Re: Comments on Snoke's approach

From: Pim van Meurs <pimvanmeurs@yahoo.com>
Date: Fri Sep 23 2005 - 11:07:17 EDT

Cornelius Hunter wrote:

>
>
>
> You also said that "One could argue effectively that once there exists
> a reproducing organism, the probability that in time there would be a
> vast diverse range of species is close to unity." Again, I don't know
> how one could defend this. Everything we understand about population
> genetics and adaptation points to limits to adaptation. And there is
> no effective argument for how the intricate complexities in biology
> could have arisen from a single cell. All we have are broad
> speculations based on the presupposition that evolution has occurred.
>

Could you elaborate about these limits to adaptation. How familiar are
you with the present theories of how complexities in biology may have
arisen from a single cell?
Let's not confuse our ignorance with actual problems. Yes, in many cases
we have broad speculations based on the fact of evolution and these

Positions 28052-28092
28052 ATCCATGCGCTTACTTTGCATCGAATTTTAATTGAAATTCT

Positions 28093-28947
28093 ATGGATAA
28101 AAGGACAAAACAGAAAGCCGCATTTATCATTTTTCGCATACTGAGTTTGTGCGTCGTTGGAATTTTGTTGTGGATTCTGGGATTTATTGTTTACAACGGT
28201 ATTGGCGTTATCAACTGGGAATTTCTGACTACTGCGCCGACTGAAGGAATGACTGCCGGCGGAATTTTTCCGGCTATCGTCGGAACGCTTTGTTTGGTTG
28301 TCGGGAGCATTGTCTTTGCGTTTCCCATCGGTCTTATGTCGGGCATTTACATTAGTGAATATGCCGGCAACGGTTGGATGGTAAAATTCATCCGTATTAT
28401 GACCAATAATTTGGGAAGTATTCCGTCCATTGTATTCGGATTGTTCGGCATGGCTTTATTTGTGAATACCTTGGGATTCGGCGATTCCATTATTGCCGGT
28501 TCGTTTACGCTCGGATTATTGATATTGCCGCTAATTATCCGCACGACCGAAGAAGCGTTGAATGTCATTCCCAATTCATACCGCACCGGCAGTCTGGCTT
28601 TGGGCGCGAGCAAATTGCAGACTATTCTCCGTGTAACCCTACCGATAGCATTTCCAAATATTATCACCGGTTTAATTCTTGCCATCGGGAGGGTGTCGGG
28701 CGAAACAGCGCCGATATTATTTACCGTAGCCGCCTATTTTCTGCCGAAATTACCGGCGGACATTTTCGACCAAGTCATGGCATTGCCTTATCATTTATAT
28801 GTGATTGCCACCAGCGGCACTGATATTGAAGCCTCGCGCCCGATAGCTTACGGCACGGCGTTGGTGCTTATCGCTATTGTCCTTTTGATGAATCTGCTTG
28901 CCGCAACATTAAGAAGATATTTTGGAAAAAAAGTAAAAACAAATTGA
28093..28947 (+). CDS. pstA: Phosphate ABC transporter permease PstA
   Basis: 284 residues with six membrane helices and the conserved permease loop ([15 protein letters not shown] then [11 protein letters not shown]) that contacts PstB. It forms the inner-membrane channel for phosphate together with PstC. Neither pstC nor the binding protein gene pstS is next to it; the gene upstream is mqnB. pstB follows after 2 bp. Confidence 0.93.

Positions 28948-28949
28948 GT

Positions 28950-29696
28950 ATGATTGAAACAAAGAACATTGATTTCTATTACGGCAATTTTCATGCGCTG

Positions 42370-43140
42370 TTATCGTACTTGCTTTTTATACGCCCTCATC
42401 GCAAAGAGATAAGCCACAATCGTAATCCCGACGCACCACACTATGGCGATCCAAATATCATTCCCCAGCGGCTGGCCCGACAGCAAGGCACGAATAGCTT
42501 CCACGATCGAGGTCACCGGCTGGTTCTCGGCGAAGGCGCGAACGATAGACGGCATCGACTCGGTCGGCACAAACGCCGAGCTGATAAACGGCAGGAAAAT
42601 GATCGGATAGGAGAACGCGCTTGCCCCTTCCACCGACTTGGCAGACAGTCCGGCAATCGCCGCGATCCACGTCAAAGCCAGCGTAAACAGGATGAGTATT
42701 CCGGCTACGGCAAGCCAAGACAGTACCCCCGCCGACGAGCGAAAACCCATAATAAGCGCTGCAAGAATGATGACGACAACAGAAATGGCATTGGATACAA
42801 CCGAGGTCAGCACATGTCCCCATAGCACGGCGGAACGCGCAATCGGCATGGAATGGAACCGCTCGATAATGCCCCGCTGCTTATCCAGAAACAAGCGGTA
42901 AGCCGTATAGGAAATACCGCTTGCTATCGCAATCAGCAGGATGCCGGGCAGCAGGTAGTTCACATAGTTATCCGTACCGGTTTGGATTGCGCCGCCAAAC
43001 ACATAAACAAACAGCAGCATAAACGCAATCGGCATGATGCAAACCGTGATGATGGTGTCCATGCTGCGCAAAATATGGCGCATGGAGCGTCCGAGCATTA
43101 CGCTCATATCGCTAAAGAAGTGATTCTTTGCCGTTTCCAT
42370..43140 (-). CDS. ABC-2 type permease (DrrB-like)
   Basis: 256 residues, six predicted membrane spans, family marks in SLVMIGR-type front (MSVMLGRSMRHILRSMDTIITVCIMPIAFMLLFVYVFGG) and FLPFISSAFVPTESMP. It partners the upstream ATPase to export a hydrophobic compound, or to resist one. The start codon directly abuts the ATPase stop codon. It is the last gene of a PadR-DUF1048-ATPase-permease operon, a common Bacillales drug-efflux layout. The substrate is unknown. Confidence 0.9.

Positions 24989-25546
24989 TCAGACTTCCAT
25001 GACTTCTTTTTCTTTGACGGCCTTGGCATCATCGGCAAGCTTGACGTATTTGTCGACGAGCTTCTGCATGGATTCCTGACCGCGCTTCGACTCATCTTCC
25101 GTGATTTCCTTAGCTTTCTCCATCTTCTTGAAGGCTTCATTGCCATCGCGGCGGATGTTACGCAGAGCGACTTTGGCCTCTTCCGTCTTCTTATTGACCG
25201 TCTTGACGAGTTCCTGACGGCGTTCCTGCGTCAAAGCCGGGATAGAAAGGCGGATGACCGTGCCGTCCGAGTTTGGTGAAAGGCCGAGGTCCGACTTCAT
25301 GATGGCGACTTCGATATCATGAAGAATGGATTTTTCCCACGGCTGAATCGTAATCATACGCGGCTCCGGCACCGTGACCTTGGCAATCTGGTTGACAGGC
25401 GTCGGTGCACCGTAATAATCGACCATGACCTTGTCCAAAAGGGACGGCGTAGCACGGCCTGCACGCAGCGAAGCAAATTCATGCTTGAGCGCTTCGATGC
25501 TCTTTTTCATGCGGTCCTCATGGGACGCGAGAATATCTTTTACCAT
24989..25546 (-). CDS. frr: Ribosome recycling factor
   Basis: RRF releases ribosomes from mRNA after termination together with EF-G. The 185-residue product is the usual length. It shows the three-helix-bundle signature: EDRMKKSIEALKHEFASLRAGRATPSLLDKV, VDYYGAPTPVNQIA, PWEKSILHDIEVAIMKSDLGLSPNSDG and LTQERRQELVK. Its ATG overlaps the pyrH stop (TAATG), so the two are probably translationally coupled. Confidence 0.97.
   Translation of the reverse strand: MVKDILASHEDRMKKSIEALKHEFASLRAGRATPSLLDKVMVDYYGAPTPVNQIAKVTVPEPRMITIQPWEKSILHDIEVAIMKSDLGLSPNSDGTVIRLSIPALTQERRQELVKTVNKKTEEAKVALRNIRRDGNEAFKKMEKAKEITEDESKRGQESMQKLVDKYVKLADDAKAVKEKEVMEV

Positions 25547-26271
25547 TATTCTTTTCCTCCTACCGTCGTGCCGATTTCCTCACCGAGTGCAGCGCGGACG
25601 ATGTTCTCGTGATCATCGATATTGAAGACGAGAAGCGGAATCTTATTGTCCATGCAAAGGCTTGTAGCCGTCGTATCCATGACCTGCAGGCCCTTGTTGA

speculations lead to testable hypotheses which increase our knowledge.
This ways, science has found how neutrality seems to be essential for
evolvability and that neutrality itself can be selected for. Neutrality
helps explain the episodic nature of phenotype evolution: apparant
stasis followed by quick adaptation. Our knowledge of gene duplication
has helped us understand how complexities in evolution may arise. We may
miss many details but the general outline seems to strongly disagree
with your understanding.
How familiar are you with the work on the evolution of the genetic code?
Knight, Freeland, Landweber or Scale free networks in RNA? Walter
Fontana, Peter Schuster, Peter Stadler, Mark Toussaint? What about
Kauffman's work on complexity and self-organization.
They have proposed and tested fascinating hypotheses that further our
understanding of how life may have arisen and evolved.
Received on Fri Sep 23 11:08:42 2005

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